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Spasmodic Dysphonia Treatment

What are Common Treatment Options for Spasmodic Dysphonia?

Once diagnosed, it is helpful to discuss treatment options with your treatment team (otolaryngologist and speech language pathologist/voice therapist). Botulinum toxin injections and/or voice therapy are typically good starting points. Treatment will differ for each person, however, and each individual may benefit from a different treatment program.

Botulinum Toxin Injections

Botulinum toxin is injected into the laryngeal muscles that control the opening (abduction) and closing (adduction) of the vocal folds. The most common brand currently used for spasmodic dysphonia is Botoxand it works to eliminate spasms of the muscles that control the vocal folds by blocking nerve impulses at the muscle receptor site which normally signal the muscle to contract. The specific laryngeal muscle injected will depend on the type of SD; typically the thryoarytenoid (TA) muscle for adductor type and the posterior cricoarytenoid (PCA) for abductor type This weakening effect is only temporary and thus, Botox injections need to be repeated. The duration of benefit of Botox varies from person to person but the average length is 3-4 months.. Individuals may experience temporary side effects from Botoxinjections including breathiness, difficulty swallowing, or pain/soreness at the site of injection. Individuals may be given strategies to cope with these effects by the treating ENT or speech language pathologist at the time of injection. These side effects typically do not last long, but may be more significant as the dosage of Botox increases. Some ENTs provide the option of unilateral injections, through which only one side of the voice mechanism is injected. This results in less powerful or less duration of the Botoxeffect, but also with less side effects following the injection. Discussion of unilateral versus bilateral injections, and specific dosage of Botox will be based on the wishes of the person, recommendations of the treating professionals, and individual responses from the past few Botox injections. Look out for a more detailed post on Botox and on determining optimal dose or treatment plan here soon!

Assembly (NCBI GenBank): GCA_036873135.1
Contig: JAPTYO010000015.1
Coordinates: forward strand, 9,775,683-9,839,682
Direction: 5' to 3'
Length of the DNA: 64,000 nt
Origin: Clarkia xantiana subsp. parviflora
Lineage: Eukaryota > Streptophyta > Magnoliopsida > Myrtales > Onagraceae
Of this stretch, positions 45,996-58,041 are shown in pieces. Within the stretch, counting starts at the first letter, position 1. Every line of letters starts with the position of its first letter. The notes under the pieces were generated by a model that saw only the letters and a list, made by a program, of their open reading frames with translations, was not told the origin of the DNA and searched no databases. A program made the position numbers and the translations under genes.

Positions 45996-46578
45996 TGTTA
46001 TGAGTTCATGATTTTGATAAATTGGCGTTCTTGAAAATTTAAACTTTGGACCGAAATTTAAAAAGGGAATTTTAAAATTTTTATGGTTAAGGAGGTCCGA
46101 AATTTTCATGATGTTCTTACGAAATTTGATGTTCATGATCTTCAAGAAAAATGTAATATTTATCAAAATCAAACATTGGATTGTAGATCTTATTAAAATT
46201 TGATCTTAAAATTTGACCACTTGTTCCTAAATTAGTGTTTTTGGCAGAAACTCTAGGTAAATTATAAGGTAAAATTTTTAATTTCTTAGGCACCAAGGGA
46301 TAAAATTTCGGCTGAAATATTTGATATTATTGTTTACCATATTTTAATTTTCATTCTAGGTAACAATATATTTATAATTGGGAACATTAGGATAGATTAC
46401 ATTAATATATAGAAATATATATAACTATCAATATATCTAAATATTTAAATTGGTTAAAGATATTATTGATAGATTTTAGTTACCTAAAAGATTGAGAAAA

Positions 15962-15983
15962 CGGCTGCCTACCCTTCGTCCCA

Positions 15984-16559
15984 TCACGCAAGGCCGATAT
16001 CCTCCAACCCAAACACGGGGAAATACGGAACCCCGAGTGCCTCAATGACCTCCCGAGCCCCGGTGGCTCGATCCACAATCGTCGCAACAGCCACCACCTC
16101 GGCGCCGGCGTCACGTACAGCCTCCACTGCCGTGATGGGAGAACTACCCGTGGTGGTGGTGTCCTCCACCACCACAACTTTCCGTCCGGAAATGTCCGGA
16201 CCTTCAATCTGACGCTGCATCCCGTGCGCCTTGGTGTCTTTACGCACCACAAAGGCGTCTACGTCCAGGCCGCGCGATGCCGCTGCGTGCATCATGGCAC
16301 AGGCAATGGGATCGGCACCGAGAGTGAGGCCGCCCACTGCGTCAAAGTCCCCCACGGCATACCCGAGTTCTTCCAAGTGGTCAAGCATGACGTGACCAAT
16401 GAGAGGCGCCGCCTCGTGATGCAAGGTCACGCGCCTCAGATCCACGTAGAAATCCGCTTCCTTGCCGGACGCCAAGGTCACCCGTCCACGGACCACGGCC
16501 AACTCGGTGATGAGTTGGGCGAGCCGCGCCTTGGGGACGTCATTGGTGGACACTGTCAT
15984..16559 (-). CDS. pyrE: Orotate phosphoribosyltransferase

Voice Therapy

Voice therapy cannot cure spasmodic dysphonia, as it is a neurological disorder; however, people may find benefit to re-coordinating the speech subsystems (breathing patterns, phonation, resonance, articulation) and to work in a more efficient way to be able to better manage symptoms of SD including breaks, strain, roughness, breathiness, and effortful voicing. Voice therapy for spasmodic dysphonia is provided by a speech language pathologist (specialized voice therapist) and can teach a person behavioral strategies to better manage SD symptoms. Voice therapy should incorporate individual goals such as strategies for speaking in groups, speaking on the phone, speaking with less effort, etc. It can provide individuals with education on spasmodic dysphonia, appropriate vocal health habits, in addition to counseling for coping with the quality of life impairments of the disorder. Voice therapy has also been shown by some studies to be an effective adjunct to Botoxinjections.

Surgical Options

Several surgical options exist to treat spasmodic dysphonia. The majority of surgeries are designed to treat adductor spasmodic dysphonia. In Selective Laryngeal Adductor Denervation-Reinnervation (SLAD-R) involves cutting the recurrent laryngeal nerve which innervates the thyroarytenoid and lateral cricoarytenoid muscles and reinnervating the muscles with a different nerve. In Type II Thyroplasty surgery, the surgeon separates the vocal folds slightly, to result in less severe spasms. This may result in a weaker or breathier voice, but with less severe spasms. Several studies have shown limitation in maintenance of long term results. For abductor spasmodic dysphonia, a procedure call Bilateral Vocal Fold Medialization can be considered where a silastic implant or an insoluble injection material is placed either through a surgical incision or with an injection through the front of the neck. More conservative options like voice therapy or Botox are generally recommended over surgery. If surgery is an option, potential risks and benefits should be discussed with the treating laryngologist.

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